There’s no innate noise cancellation feature with the Recon Spark, but the cushions themselves provide some form of it due to their snugness. It doesn’t work as well as some people might want, and I still heard some outside sounds like my dog barking while using it. However, for some purposes that might be enough, and even a trivial form of noise cancellation at this price point is a great sub-feature.


The Recon Spark is as inexpensive as they come, but I highly consider this best-in-class among that price range. What really helped me steer towards this conclusion was its incredibly decent sound quality, and the fact that it can run on any platform. The build quality may be a bit of a mixed bag, and if you abhor plastic construction you might want to stay away, but for fifty bucks it’s probably one of the better investments you’ll make in a decently-priced headset with solid audio reproduction.

There are some very obvious sacrifices to keep its cost lower, but for what it’s worth none of that went into the things that matter most, and still it ended up just middling on things that did get downgraded. The sound quality is excellent thanks to the large speakers, and the comfort and aesthetics features are commendable, to say the least. The Recon Spark is by no means the best headset available on the market, but the effort put into squeezing the most you can get for the price it’s offered at is one of the best I’ve seen.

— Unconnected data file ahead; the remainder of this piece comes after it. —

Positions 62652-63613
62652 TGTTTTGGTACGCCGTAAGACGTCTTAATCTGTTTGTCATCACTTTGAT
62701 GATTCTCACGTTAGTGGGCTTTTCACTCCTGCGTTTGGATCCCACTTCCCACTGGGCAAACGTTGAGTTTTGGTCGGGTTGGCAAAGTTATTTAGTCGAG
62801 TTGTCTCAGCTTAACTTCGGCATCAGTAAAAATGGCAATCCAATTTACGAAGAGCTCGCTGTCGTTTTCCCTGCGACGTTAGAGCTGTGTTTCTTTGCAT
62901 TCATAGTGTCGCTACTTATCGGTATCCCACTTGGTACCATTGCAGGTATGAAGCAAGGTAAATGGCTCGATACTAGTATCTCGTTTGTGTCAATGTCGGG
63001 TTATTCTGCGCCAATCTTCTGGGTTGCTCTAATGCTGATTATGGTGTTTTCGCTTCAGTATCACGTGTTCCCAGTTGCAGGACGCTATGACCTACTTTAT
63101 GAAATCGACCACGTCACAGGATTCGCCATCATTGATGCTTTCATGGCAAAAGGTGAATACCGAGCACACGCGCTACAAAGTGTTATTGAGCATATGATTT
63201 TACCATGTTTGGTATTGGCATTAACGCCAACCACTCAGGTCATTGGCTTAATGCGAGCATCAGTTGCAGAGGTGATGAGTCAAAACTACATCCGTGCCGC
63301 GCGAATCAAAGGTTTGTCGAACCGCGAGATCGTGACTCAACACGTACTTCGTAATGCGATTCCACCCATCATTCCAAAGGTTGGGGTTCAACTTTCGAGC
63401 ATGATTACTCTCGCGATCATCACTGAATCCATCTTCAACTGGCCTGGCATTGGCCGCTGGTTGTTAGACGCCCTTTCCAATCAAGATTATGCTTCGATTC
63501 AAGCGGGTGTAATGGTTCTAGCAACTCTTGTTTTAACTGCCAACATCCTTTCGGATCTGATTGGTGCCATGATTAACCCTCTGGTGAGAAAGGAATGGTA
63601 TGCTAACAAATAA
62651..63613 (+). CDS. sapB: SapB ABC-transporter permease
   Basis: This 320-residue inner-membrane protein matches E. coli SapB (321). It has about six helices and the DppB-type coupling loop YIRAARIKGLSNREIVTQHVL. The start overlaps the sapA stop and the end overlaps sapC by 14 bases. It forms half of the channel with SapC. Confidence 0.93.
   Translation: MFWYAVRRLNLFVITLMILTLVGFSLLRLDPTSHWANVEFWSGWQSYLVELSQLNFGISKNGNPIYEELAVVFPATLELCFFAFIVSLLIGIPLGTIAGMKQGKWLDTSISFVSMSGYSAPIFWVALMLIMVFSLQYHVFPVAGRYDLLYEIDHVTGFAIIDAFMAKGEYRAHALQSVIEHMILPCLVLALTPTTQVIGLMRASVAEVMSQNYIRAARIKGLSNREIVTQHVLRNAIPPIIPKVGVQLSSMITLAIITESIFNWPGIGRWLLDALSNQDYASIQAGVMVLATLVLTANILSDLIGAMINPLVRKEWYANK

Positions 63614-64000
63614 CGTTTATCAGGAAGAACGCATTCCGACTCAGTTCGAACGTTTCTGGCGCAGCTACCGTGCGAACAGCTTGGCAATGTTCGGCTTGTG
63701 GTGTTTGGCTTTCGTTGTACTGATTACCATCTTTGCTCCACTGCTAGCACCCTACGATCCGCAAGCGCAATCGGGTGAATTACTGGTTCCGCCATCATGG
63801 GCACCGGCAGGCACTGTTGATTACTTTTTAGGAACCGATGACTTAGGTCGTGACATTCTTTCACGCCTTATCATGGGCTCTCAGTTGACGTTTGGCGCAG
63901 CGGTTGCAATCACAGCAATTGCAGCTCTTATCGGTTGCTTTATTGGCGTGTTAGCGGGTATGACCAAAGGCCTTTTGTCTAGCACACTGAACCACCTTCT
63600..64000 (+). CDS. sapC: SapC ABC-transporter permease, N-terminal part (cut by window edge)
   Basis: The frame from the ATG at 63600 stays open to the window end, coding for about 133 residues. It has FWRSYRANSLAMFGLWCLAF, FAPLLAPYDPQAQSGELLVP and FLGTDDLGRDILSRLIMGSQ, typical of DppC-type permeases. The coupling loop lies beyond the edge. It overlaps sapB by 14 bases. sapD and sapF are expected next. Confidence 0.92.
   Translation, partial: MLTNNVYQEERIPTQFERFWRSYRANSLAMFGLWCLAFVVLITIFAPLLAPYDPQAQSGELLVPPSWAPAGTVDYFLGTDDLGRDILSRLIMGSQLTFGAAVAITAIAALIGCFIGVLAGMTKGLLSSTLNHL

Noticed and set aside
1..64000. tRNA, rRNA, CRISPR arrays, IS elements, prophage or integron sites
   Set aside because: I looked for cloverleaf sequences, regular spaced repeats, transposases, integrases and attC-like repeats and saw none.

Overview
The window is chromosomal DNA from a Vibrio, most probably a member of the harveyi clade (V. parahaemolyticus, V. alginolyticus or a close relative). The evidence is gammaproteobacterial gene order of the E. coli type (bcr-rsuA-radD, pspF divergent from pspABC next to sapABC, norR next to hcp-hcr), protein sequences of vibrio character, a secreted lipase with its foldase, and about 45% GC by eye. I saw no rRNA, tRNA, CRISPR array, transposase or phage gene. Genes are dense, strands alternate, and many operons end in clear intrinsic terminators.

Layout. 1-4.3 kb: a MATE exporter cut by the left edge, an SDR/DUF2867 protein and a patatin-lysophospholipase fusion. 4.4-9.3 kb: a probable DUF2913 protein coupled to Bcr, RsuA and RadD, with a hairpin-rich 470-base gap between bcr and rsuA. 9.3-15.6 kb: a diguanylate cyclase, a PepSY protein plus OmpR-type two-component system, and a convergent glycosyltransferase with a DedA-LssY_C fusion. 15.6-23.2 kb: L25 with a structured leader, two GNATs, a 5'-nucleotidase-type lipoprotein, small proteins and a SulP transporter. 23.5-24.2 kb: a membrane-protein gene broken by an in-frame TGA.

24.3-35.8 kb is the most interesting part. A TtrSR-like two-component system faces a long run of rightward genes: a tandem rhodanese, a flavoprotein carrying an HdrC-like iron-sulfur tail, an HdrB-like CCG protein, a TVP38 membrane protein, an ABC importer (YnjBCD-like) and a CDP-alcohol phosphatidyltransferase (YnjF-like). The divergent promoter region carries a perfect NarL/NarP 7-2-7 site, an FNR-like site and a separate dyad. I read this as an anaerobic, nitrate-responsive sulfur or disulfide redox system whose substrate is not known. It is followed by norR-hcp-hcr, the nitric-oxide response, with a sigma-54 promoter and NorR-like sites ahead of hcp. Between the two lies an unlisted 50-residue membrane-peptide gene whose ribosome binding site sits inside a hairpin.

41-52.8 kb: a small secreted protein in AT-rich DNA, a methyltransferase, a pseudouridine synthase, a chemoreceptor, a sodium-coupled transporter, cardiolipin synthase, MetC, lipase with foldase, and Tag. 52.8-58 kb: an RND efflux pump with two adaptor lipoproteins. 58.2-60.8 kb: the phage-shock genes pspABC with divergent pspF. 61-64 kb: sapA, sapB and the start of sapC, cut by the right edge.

Turtle Beach Recon Spark
Turtle Beach Recon Spark Review - Sleek Beats On A Shoestring Budget
For decent sound quality across all platforms on an inexpensive price tag, the Recon Spark by Turtle Beach is one of the best choices out there. Despite some obvious cost-cutting in some areas, it still manages to wow when it comes audio reproduction, and the price you pay is easily worth the package you get. If you can forgive the availability of only one color, then the Recon Spark won't disappoint, and will more than likely one-up other headsets on the same price range.
  • Great sound reproduction and volume leveling.
  • Responsive to different equalizer mixes.
  • Innate noise cancelling due to ear cup design.
  • Minimalist look.
  • Glasses-friendly cushions.
  • Comfortable up to a certain degree.
  • Flimsy build quality - not exactly bad, but not exactly premium either.
  • A bit tinny on the highs at higher volume levels.
  • Comes in only white color, and the color may put off some people.
  • Short wires.
  • Runs a bit warm after a while due to tight fit of ear cups.